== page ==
Dismiss Notice
Join Physics Forums Today!
The friendliest, high quality science and math community on the planet! Everyone who loves science is here!

Parellel hybrid,how does the power of the ICE get heterodyned?

  1. Feb 15, 2014 #1
    Attached you will find a parellel hybrid design of a Porsche Cayenne hybrid.

    From what I understand,its the ICE(combustion engine) that is finally delivering power to the differentials.This power is 'substantiated' by power delivered from an electric motor.As you can see from the diagram,the motor is connected at the output end of the ICE via a double clutch. This is where I get confused: If I do want to add-up power by switching my motor into operation,my O/P end of the shaft would spin faster.Won't this effect the functioning of the ICE? i.e the piston velocity will increase considerably. This would mean I have lesser time to combust=>lesser power.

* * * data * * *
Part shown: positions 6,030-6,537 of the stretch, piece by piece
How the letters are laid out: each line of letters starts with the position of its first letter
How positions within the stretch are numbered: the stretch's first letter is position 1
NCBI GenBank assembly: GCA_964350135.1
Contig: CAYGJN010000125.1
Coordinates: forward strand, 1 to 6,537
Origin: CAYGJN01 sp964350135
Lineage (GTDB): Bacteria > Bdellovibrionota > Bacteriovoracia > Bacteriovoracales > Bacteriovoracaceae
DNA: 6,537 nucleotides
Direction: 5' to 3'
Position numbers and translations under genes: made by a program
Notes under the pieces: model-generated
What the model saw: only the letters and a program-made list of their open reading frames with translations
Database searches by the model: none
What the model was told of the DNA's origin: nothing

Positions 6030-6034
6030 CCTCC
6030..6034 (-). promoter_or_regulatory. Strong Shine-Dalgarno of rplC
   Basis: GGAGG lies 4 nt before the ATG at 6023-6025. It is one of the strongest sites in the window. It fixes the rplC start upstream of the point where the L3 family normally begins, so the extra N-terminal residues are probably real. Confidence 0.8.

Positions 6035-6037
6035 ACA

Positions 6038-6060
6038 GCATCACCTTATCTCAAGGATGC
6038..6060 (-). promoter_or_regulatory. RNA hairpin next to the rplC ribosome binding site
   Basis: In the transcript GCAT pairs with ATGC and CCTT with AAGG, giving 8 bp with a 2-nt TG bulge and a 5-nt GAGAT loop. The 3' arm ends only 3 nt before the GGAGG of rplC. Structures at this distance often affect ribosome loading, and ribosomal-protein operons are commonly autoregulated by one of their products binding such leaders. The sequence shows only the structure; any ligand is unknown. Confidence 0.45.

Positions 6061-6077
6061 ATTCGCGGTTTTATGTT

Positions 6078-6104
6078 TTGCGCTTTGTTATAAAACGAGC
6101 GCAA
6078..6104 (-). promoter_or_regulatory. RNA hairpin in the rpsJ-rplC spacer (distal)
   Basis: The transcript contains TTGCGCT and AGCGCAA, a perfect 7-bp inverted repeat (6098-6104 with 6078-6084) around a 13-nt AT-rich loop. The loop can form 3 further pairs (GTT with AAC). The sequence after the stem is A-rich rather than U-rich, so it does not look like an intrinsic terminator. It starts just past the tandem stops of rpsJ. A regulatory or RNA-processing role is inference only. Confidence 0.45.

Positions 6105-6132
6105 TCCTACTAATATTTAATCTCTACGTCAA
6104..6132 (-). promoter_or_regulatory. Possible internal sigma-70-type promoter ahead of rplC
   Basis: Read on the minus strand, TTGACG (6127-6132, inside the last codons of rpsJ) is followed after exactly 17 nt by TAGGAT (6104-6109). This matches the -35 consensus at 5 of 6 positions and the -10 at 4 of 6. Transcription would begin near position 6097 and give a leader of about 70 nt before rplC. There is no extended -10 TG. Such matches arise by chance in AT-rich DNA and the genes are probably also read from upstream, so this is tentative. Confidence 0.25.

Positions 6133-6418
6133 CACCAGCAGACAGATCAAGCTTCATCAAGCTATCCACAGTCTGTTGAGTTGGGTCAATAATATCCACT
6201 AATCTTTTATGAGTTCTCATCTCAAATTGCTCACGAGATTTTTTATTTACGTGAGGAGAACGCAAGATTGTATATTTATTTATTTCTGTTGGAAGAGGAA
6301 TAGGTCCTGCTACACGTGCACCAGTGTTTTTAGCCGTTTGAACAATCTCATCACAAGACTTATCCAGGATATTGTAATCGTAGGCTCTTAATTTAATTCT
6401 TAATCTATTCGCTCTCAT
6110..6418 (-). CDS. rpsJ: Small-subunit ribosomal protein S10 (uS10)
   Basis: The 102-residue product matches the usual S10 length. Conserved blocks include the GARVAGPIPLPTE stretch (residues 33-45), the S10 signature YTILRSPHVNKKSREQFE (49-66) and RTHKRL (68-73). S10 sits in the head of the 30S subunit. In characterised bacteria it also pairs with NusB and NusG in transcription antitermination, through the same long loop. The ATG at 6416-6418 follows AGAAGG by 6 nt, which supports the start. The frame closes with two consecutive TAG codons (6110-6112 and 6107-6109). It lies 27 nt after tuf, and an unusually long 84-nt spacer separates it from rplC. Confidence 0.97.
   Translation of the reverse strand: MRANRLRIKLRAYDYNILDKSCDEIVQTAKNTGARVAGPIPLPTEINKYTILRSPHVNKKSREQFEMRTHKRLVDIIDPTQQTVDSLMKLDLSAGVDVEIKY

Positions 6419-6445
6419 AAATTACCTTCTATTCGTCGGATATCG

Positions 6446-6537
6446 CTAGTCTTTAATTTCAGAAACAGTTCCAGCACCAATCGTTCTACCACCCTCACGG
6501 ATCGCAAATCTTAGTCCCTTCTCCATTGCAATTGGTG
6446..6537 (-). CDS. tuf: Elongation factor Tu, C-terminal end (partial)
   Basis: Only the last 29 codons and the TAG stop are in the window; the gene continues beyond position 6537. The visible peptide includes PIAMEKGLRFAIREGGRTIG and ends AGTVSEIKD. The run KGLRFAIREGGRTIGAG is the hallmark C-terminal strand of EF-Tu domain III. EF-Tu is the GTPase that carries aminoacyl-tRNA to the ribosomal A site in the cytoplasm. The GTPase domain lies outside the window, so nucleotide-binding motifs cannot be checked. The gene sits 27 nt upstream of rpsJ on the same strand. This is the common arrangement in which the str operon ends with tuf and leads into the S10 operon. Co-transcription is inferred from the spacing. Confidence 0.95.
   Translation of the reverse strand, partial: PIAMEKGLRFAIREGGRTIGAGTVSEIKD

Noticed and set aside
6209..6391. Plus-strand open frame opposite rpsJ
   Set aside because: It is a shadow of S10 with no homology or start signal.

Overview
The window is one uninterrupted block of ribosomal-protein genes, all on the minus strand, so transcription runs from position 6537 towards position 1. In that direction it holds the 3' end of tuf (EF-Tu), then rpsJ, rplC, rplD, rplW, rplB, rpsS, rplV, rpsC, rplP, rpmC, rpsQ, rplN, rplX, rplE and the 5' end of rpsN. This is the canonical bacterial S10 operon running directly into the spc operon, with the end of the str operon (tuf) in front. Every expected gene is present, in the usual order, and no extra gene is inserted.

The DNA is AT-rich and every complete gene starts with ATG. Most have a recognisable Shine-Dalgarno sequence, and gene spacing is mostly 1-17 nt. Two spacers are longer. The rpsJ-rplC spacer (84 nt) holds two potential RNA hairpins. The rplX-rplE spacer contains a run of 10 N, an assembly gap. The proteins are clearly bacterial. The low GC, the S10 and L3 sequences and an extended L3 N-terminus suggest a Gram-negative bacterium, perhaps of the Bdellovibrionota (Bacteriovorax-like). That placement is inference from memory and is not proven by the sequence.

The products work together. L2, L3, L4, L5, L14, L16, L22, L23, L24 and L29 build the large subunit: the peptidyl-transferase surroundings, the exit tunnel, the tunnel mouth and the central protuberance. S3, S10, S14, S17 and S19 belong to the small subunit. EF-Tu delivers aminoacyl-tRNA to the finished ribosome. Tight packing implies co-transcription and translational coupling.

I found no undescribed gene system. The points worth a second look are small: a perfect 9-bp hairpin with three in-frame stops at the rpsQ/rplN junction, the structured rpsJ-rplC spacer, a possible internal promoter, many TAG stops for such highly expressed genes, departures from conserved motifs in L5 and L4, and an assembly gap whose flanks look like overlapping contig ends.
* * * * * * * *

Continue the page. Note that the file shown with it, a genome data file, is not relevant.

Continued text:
So,how does the motor power get heterodyned with the power from the ICE?
     

    Attached Files:

  2. jcsd
  3. Feb 15, 2014 #2
    I'm not sure I understand you correctly.

    you say it is parallel hybrid. I assume that car can be powered by combustion engine OR electric motor (or both).
    so:
    1) car is powered only by ICE.
    2) car is powered only by electricity. you disconnect the double clutch between ICE and motor, shut or idle the engine, and use only electric motor to power the transmission / wheels
    3) car is powered by booth ICE and motor. from ICE standpoint there would be just less work to do. quite similar to driving downhill. electronics will close the throttle body a bit (if it is petrol) and injects less fuel.
    ICE and el. motor will have to be in same rev range so the el. motor wont turn the ICE to too high revs.
     
Know someone interested in this topic? Share this thread via Reddit, Google+, Twitter, or Facebook